Few music moguls have had as lasting an effect on popular culture as Motown founder Berry Gordy, whose accomplishments have earned him the Pioneer Award from the Songwriters Hall of Fame. Gordy will receive the award at the group's induction dinner June 13th in New York.
"Berry Gordy is an innovator and a visionary," Jimmy Webb, chairman of the Songwriters Hall of Fame, said in a statement announcing the honor. "Yes, he created a label but more than that, he created a genre. Think about it, he pioneered a marketplace for African-American artistry and then he invited the world in to enjoy it. Berry was way ahead of his time; his young and immaculately groomed and dressed artists were among the first to receive media training. Berry Gordy and the Motown sound are essential to the American music story."
Gordy, a songwriter, producer and entrepreneur, founded Tamla Records in Detroit in 1959, which grew into Motown. He built the label into a music empire that launched the careers of stars including Diana Ross and the Supremes, Stevie Wonder, the Temptations, Smokey Robinson, Marvin Gaye and Michael Jackson and the Jackson 5.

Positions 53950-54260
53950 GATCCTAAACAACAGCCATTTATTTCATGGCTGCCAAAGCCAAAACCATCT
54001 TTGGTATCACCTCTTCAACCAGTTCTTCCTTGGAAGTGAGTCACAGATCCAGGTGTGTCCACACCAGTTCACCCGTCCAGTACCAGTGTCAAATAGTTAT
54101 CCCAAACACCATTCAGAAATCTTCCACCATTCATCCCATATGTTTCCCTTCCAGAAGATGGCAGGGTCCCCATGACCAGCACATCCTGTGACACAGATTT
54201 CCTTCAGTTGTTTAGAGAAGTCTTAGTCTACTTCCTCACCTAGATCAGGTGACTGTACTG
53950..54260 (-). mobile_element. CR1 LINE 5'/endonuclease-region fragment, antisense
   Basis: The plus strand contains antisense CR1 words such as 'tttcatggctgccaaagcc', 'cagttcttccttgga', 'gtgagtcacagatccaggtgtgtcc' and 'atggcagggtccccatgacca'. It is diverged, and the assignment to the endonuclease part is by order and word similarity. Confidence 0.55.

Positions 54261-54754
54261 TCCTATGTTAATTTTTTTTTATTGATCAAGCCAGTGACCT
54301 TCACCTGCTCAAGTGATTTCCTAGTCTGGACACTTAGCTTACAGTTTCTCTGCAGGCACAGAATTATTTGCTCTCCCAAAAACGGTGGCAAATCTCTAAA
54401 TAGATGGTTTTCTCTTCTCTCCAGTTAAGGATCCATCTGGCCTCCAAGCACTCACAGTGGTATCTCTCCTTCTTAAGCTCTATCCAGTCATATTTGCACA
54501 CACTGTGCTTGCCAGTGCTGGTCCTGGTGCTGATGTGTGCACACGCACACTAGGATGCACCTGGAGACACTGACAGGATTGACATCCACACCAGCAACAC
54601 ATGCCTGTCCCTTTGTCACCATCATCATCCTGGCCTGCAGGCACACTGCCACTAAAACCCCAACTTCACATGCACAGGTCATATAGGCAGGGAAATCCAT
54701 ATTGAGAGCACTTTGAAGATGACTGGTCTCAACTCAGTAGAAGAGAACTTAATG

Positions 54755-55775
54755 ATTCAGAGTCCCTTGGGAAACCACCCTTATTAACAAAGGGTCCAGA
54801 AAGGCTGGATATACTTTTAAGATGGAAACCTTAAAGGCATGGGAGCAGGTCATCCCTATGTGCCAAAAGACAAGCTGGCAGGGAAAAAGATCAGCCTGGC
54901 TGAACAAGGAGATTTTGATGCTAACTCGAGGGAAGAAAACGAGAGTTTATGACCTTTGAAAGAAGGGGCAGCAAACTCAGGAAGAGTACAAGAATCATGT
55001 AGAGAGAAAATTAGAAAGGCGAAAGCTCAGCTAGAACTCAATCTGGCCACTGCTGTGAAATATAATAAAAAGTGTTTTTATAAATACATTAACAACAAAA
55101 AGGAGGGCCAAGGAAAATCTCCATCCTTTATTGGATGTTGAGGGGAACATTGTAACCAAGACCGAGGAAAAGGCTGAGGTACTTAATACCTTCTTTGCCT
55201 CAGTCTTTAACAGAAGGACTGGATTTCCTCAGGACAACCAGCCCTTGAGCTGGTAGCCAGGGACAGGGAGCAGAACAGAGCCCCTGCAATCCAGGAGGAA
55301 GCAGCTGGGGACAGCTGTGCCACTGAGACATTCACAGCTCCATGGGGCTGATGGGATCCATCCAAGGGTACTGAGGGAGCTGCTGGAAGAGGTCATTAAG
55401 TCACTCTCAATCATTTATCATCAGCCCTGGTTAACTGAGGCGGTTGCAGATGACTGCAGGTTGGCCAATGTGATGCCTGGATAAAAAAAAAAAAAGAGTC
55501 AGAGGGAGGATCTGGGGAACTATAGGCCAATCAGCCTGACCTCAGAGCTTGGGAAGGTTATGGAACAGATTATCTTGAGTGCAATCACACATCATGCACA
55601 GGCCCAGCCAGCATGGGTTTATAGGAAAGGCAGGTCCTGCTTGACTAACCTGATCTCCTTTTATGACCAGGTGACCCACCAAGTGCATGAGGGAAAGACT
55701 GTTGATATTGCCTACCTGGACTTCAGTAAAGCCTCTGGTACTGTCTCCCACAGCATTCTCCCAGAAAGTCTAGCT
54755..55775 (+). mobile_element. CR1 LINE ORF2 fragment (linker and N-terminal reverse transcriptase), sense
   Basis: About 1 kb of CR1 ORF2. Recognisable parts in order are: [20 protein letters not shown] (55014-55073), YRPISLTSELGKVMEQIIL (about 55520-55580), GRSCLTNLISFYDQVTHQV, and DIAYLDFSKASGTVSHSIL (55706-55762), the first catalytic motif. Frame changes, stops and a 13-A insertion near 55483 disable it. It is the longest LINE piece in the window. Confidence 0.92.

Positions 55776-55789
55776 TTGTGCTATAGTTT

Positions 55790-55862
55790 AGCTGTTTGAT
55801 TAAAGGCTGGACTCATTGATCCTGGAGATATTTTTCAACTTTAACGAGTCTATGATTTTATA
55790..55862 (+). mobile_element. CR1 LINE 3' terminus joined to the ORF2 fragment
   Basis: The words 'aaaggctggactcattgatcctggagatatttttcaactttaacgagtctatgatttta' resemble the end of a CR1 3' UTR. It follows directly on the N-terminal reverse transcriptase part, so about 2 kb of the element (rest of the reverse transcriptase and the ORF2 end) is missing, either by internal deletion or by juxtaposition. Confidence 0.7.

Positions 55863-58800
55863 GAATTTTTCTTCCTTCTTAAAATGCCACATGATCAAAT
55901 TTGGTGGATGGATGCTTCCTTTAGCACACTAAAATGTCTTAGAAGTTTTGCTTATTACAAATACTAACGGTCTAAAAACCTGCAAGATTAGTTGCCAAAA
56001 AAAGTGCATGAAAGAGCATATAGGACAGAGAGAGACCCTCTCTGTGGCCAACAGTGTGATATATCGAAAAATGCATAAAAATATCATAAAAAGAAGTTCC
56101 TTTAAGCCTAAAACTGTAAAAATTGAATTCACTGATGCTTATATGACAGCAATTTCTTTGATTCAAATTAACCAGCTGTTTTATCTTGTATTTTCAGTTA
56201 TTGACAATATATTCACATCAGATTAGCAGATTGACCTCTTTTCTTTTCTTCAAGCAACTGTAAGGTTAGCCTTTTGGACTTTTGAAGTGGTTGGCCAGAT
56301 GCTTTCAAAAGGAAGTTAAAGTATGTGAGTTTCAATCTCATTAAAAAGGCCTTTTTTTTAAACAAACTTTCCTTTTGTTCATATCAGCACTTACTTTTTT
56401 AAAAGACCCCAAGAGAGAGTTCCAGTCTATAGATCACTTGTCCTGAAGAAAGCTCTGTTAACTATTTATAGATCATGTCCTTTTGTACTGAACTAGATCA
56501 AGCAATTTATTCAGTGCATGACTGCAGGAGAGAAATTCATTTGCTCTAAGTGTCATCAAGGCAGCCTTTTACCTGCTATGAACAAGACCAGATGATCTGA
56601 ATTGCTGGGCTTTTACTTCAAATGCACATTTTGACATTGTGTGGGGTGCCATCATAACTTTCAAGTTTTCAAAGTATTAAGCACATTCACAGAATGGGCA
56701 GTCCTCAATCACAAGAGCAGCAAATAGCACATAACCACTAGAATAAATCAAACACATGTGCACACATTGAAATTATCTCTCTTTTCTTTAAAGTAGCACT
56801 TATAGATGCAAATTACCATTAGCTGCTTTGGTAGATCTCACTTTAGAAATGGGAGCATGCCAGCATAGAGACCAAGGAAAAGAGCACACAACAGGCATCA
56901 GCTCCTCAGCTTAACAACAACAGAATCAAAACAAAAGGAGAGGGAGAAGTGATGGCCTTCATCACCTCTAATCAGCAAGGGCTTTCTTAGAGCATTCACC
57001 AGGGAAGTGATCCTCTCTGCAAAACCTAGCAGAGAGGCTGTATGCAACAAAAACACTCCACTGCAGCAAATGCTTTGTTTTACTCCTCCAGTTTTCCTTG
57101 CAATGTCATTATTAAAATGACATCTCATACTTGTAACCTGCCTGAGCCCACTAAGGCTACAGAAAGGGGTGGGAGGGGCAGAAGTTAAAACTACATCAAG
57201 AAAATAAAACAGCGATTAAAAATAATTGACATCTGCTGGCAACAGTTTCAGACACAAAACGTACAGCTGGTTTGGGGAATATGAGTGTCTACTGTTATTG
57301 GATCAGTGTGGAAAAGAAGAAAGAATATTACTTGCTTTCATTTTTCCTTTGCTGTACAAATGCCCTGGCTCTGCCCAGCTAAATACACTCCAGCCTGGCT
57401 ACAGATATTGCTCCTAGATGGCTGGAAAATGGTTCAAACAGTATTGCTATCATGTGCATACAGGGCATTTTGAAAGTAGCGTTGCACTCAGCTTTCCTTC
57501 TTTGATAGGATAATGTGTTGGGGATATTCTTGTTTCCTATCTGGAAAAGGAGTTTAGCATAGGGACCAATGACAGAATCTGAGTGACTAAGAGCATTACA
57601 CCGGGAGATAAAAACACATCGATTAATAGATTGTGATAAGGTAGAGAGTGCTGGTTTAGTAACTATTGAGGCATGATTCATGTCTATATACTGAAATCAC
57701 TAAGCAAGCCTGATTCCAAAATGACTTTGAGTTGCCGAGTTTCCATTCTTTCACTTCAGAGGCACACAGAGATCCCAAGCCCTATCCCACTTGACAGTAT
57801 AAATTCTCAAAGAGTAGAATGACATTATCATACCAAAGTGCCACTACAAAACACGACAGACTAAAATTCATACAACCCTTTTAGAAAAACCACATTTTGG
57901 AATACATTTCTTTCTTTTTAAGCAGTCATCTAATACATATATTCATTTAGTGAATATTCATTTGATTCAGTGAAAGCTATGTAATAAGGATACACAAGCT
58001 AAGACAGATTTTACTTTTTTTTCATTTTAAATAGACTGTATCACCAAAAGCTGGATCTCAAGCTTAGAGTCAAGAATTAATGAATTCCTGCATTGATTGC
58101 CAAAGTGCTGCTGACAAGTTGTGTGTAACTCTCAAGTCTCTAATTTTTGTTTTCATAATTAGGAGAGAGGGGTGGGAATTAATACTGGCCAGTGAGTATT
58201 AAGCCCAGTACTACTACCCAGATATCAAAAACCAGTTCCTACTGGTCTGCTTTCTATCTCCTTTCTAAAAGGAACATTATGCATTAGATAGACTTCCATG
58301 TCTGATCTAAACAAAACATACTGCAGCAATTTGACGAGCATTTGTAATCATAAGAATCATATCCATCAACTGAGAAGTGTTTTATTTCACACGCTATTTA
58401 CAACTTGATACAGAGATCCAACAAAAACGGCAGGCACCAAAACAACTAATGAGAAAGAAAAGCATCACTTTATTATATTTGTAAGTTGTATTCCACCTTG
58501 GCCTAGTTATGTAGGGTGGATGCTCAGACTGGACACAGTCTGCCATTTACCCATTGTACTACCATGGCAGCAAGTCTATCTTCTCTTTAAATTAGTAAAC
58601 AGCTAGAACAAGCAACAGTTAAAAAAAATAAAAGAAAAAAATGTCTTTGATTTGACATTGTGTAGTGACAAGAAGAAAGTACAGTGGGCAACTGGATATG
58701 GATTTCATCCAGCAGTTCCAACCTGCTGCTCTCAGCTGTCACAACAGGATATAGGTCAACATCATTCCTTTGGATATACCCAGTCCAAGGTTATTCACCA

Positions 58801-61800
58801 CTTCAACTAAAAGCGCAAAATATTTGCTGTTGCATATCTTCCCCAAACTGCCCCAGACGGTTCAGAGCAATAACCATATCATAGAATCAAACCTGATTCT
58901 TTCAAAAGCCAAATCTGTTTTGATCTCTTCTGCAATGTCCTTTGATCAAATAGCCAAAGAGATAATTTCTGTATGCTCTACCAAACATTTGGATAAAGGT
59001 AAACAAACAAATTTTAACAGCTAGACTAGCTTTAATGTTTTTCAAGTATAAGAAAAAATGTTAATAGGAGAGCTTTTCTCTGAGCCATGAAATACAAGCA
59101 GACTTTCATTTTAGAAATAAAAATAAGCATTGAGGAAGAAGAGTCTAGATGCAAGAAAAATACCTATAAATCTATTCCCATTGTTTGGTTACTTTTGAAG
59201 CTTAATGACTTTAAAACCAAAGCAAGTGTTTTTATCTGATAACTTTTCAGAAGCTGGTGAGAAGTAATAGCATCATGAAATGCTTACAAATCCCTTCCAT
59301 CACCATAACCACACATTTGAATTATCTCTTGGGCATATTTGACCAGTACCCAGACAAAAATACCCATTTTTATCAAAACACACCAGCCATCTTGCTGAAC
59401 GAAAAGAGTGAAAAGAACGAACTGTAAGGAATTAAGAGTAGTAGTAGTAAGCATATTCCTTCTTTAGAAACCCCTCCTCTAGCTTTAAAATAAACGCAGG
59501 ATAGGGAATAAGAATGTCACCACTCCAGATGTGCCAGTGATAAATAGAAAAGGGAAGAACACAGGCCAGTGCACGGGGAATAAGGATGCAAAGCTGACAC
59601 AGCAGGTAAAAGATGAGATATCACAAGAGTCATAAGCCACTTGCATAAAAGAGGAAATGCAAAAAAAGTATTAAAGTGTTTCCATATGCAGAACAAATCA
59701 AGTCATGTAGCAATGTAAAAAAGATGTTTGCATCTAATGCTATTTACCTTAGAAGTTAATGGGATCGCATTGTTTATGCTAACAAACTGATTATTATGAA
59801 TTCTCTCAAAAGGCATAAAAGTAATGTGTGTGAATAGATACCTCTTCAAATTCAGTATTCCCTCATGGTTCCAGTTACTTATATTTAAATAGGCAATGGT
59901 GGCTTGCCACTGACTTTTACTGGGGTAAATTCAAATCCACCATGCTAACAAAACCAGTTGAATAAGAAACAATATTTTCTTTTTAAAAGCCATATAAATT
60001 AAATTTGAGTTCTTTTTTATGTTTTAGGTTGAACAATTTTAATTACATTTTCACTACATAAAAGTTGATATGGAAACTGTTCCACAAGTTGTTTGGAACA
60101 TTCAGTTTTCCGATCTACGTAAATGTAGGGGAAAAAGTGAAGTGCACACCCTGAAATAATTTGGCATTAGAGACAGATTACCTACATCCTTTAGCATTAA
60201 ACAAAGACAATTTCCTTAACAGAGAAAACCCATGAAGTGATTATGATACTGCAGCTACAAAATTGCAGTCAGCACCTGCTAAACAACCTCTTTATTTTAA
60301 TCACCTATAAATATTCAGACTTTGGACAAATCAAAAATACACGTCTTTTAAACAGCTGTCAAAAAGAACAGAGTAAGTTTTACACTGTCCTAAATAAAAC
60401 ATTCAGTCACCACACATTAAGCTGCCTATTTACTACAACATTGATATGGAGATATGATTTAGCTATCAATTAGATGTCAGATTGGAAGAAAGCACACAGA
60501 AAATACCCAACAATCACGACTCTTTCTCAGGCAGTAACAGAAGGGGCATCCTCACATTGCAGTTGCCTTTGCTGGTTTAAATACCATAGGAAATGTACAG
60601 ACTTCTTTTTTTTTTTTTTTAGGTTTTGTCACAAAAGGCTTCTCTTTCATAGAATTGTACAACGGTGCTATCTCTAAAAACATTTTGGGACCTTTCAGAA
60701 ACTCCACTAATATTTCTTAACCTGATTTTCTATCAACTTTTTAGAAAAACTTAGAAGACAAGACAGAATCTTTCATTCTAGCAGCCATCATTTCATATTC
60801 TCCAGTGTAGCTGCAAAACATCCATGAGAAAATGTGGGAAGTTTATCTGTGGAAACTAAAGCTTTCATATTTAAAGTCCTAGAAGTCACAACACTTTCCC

The Pioneer Award is the latest in a long line of honors for Gordy, including an induction into the Rock and Roll Hall of Fame in 1988, the President's Merit Award from the Grammys in 2008 and a "Salute to Motown" evening at the White House in 2011. Gordy is also the subject of Motown: The Musical, a new Broadway production based on his life. Preview performances began this week, with an official opening to follow on April 14th.
Gordy will be the second recipient of the Pioneer Award, which was established in 2012 to recognize the creators of musical bodies of work that have had a major influence on subsequent generations of songwriters. Woody Guthrie received the first award last year.
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